If investors attending Best Buy Co. Inc.'s annual shareholders meeting Thursday expected more clarity about the company's future, they left disappointed.

On top of Richard Schulze being a no-show, there was little mention of the founder and ex-chairman, who is said to be exploring a private buyout of the company. Best Buy executives also didn't offer specifics of the long-term growth plan they plan to unveil later this summer.

While the meeting was a chance for the company to clear the air, experts say the vagueness was appropriate.

"There's some logic to keeping the temperature down and not creating more energy," said Carol Spieckerman, president of Newmarketbuilders, a retail consulting firm. Given its recent drama, "taking a little air out of the situation and then go home for the day is an understandable strategy."

Nevertheless, after the meeting Thursday the board approved a change to its bylaws that would make it harder for Schulze, who owns 20 percent of the shares, to take the company private. A shareholder now needs to own at least 25 percent of the company's stock to call for a special shareholders meeting to discuss such a buyout. The board did not bring this up at the annual meeting.

What Interim CEO G. "Mike" Mikan did offer at the meeting was a few clues to its future strategy: Best Buy will focus less on building big- box stores and more on offering services to consumers and small businesses.

"Improving the customer experience, delivering the best price, and strengthening our technology expertise are key to our strategy of reversing the practice of 'showrooming,'" Mikan said, referring to the practice of customers coming to stores to look at merchandise that they later buy online. "Ending that trend is a top priority for our team," he said.

Best Buy plans to provide intensive customer service training to 50,000 employees before the key holiday shopping season in an effort to personalize the technology experience for customers.

Spieckerman said Best Buy's store employees need to be retrained.

"Showrooming is uniquely an Achilles' heel for the consumer electronics retailer," Spieckerman said. Best Buy is thinking, "'If we get the customer in the door, we've got to close the sale.' But there is a perception that Best Buy is very agenda-driven, that it only wants to sell customers what it wants to sell them versus what they actually need."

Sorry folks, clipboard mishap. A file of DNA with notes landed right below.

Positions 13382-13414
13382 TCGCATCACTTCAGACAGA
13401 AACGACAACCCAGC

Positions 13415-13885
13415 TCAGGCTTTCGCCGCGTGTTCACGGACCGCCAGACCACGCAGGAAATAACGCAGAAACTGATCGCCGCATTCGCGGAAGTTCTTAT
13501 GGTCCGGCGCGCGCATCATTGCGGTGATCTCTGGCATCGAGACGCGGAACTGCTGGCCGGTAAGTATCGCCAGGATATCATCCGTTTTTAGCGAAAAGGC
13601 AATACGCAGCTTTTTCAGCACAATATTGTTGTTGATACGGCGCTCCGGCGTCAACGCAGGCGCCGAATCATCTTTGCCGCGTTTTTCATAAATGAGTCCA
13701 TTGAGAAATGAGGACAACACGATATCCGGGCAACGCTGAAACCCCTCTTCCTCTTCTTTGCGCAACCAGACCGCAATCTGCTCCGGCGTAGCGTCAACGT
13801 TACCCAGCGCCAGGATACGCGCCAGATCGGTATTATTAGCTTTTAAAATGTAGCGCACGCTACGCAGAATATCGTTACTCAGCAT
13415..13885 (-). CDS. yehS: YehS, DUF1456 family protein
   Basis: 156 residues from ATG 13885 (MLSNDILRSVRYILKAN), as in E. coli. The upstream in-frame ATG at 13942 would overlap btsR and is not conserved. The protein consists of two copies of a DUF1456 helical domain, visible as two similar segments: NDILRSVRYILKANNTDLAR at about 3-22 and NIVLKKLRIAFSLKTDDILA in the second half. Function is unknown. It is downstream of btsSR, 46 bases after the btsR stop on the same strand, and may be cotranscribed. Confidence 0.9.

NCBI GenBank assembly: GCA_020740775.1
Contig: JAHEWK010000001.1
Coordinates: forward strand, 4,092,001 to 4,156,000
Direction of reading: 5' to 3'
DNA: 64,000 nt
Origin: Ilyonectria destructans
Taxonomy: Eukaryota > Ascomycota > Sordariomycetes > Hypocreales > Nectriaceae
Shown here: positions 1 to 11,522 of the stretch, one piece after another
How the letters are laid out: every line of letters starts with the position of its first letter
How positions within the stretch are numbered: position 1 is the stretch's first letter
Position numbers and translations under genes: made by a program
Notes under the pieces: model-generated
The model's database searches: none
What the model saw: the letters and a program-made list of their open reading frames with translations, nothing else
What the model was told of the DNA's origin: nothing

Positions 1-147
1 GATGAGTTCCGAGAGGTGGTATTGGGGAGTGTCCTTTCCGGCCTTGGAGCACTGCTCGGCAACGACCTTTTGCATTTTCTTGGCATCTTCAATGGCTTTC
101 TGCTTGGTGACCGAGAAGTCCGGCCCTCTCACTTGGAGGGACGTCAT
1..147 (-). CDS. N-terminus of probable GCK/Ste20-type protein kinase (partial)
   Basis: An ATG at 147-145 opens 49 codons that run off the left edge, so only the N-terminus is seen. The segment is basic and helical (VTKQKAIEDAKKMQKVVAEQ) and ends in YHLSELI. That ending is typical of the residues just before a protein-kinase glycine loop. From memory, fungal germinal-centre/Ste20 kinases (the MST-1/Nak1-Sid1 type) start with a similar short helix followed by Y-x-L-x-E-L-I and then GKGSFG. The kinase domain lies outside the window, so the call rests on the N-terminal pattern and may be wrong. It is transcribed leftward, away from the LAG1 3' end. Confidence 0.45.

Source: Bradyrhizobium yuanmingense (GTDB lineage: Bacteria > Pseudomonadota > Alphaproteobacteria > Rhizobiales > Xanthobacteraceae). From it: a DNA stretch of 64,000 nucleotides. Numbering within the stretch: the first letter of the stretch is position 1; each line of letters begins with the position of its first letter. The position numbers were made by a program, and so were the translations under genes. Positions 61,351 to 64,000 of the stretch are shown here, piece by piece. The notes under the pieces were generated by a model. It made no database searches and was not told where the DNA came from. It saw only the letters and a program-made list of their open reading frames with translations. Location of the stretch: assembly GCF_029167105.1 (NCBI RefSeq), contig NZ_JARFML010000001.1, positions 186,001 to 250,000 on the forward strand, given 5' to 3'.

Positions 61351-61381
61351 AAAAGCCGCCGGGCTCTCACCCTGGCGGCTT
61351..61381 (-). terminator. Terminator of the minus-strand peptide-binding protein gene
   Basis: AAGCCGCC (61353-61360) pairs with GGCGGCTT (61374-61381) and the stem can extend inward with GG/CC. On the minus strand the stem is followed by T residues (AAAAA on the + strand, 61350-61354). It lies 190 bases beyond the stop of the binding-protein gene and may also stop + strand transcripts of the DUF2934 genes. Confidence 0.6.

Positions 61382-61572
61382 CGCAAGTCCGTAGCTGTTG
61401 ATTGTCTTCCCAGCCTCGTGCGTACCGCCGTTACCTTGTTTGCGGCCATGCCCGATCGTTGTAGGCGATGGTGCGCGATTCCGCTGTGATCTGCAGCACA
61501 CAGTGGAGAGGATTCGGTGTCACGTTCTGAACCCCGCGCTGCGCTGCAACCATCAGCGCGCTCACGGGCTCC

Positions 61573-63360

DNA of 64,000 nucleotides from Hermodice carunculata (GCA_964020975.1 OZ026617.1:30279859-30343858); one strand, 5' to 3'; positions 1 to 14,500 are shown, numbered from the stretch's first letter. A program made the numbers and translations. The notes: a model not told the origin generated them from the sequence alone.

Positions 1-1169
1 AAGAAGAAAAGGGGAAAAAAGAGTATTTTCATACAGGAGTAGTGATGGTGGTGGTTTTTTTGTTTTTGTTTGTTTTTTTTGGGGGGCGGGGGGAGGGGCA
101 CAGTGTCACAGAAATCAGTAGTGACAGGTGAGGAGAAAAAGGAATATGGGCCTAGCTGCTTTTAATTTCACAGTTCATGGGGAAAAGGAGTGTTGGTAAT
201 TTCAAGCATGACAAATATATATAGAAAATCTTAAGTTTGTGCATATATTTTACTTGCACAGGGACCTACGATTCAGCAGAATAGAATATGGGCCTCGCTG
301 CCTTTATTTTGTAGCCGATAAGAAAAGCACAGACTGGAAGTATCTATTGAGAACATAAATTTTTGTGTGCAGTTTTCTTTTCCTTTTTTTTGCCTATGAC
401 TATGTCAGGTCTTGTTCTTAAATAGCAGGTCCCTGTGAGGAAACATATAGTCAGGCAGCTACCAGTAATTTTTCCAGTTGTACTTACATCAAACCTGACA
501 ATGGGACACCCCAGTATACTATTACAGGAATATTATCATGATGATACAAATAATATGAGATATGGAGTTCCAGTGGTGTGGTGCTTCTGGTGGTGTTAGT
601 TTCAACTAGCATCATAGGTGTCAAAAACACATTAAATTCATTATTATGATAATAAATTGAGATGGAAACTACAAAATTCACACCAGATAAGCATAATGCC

Top executives also finally mentioned the "A" word, as in Amazon.com, the online retail giant that has made Best Buy's traditional big boxes less relevant and less profitable. Best Buy has rarely acknowledged Amazon, a silence that prompted one shareholder to ask: Is Amazon even a competitor?

"Yes, it is," Mikan said. "They have a formidable technology platform" that Best Buy wants to emulate.

But Amazon pays virtually no sales tax, which allows it to offer lower prices, Mikan said. And while Amazon pioneered free shipping, Best Buy's focus on product selection and availability will "always beat free shipping," said Stephen Gillett, executive vice president and digital chief.

While the meeting was mostly a placid affair, several shareholders voiced skepticism once it was over.

"What they said today sounds great," said Mark Bradley, 60, of Maplewood, who has invested in Best Buy over several years. The question is in "the application of it."

"They have a problem with where they are and where they are going," he said.

Michael Freier, who owns more than 100 shares of Best Buy stock, questioned the company's plan to spend more money on training workers. Customers are coming into stores looking for a good deal, not necessarily better customer service, he said.

"I think there's a lot of nervousness among shareholders that it could go the way of Circuit City," which eventually filed for Chapter 11 bankruptcy, said Freier, 63, of Bloomington.

And while no one brought up Schulze, he wasn't far from shareholders' minds.

Schulze was supposed to resign as chairman Thursday and leave the board next year, but he resigned two weeks ago, saying he'd "explore all available options" with his 20 percent stake in the company. He has hired a prominent New York lawyer and Credit Suisse, an investment bank that specializes in leverage buy outs.

Don Mykleby, 80, said if Schulze offered at least $30 per share, he would consider selling his 2,000 shares.

"It would be OK if the price is right," Mykleby said.

Staff writer David Shaffer contributed to this report. Thomas Lee • 612-673-4113 Wendy Lee • 612-673-1712